Ford plans to idle or reduce production at nearly all its North American assembly plants in July – and in some instances into early August – because of a shortage of chips and other parts.
“While we continue to manufacture new vehicles, we’re prioritizing completing our customers’ vehicles that were assembled without certain parts due to the industry-wide semiconductor shortage,” a company spokesperson told SMU on Wednesday, June 30.
The Dearborn, Mich.-based car, truck and SUV maker said earlier this year that it would build some vehicles without chip-containing electronic modules, hold them on site, and then ship them once enough chips were available.
And the company had already cut production at several North American plants into late June and early July.
Below is where things stand now:
- Chicago Assembly Plant will be down the weeks of July 5, 12, 19 and 26 and will run two shifts the week of Aug. 2
- Dearborn Truck Plant will run two crews the weeks of July 12, 19 and 26
- Flat Rock (Mich.) Assembly Plant will be down the weeks of July 12 and 19
- Hermosillo (Mexico) Assembly Plant will run one of two shifts the weeks of July 12 and 19
- Kansas City (Mo.) Assembly Plant F-150 line will be down the weeks of July 12 and 19, while the KCAP Transit line will be down the week of July 19
- Kentucky Truck Plant will be down the week of July 12 and run two shifts the weeks of July 19, 26 and Aug. 2
- Louisville Assembly Plant will run on a reduced schedule the week of July 19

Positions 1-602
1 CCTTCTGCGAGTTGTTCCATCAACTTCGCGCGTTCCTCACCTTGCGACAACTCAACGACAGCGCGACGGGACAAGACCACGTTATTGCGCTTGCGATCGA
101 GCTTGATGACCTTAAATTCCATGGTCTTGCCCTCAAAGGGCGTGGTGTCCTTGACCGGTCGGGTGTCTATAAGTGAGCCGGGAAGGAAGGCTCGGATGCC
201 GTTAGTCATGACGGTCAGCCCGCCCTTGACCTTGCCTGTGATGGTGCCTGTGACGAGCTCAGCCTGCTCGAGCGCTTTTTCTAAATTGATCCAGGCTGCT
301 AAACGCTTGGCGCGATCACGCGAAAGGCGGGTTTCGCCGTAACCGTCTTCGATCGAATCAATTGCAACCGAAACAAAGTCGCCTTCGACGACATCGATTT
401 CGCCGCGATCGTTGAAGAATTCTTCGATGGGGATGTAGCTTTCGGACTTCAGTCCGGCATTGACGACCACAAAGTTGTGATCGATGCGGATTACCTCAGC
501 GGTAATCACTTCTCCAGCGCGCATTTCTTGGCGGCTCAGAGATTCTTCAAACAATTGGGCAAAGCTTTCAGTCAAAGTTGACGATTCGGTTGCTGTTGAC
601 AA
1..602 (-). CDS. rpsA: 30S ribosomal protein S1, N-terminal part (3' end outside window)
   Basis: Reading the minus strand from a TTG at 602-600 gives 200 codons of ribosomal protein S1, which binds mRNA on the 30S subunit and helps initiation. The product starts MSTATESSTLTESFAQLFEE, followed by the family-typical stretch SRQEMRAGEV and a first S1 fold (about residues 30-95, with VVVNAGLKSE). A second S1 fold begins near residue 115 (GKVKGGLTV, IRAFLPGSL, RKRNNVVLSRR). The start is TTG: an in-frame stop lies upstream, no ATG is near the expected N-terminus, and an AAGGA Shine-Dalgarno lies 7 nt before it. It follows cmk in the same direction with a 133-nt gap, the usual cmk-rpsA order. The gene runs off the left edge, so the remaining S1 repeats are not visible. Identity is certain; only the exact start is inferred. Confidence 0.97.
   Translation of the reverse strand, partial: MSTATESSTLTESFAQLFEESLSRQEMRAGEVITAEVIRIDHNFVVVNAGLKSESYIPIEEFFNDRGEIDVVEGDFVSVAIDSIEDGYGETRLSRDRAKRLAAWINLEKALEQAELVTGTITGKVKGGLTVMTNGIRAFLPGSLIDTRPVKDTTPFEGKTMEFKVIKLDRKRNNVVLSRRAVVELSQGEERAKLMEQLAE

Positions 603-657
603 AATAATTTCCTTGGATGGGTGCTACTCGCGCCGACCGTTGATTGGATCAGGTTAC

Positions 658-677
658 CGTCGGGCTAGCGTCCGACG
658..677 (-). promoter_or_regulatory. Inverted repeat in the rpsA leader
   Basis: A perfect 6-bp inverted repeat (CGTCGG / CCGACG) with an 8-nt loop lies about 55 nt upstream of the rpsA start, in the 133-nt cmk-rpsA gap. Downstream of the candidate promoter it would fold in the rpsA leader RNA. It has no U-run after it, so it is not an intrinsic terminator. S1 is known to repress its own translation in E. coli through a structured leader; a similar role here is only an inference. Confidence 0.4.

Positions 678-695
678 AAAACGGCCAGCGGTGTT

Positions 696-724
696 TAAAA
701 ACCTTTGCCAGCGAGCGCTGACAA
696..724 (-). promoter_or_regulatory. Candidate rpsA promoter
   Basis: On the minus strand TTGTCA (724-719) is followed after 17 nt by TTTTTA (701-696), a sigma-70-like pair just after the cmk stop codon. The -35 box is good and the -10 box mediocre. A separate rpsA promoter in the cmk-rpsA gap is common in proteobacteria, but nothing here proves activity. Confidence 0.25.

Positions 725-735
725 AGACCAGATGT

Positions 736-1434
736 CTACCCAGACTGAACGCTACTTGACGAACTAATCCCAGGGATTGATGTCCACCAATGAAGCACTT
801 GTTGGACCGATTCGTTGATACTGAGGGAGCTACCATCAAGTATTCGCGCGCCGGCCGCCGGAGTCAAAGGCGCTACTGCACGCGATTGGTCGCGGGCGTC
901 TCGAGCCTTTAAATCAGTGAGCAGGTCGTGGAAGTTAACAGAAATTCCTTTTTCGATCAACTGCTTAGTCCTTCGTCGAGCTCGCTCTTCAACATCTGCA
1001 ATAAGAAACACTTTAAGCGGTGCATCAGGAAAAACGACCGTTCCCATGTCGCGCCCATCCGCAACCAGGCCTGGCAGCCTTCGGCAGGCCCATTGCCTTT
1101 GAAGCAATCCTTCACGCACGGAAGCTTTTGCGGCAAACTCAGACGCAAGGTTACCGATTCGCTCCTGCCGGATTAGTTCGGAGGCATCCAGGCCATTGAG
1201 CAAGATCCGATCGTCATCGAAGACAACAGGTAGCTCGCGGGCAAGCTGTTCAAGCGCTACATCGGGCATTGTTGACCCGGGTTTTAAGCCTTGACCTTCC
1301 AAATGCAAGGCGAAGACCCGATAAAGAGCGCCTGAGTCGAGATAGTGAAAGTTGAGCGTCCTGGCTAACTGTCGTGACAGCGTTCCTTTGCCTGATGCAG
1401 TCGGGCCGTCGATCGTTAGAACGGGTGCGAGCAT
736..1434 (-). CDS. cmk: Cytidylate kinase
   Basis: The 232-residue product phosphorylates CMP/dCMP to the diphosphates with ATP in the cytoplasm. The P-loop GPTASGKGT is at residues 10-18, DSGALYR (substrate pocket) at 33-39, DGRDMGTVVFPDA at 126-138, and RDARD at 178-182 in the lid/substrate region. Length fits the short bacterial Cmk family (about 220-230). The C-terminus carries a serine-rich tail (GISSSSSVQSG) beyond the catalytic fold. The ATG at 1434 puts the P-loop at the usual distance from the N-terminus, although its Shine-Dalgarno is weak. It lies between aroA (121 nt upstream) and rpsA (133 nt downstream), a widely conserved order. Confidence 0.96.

- Michigan Assembly Plant will be down the weeks of July 5 and 26 due to an unrelated part shortage
- Oakville (Ontario) Assembly Complex will produce Nautilus only the weeks of July 19, 26 and Aug. 2
That tally includes all of Ford’s North American assembly plants besides its Ohio Assembly Plant and its Cautitlan Assembly Plant in Mexico.
The Ford spokesperson declined to specify what part shortage was impacting production at the Michigan Assembly Plant.
Steel prices have continued to rise despite the chip shortage, which has been hobbling automotive output since at least late last year.
Steel Market Update’s base price for galvanized product – which is widely used in automotive applications – stands at $1,970 per ton ($98.50 per cwt), up nearly 82% from $1,085 per ton at the beginning of the year and more than triple $655 per ton a year ago.
Lead times, meanwhile, are eight to 16 weeks – or well into the fourth quarter at some mills.
By Michael Cowden, Michael@SteelMarketUpdate.com
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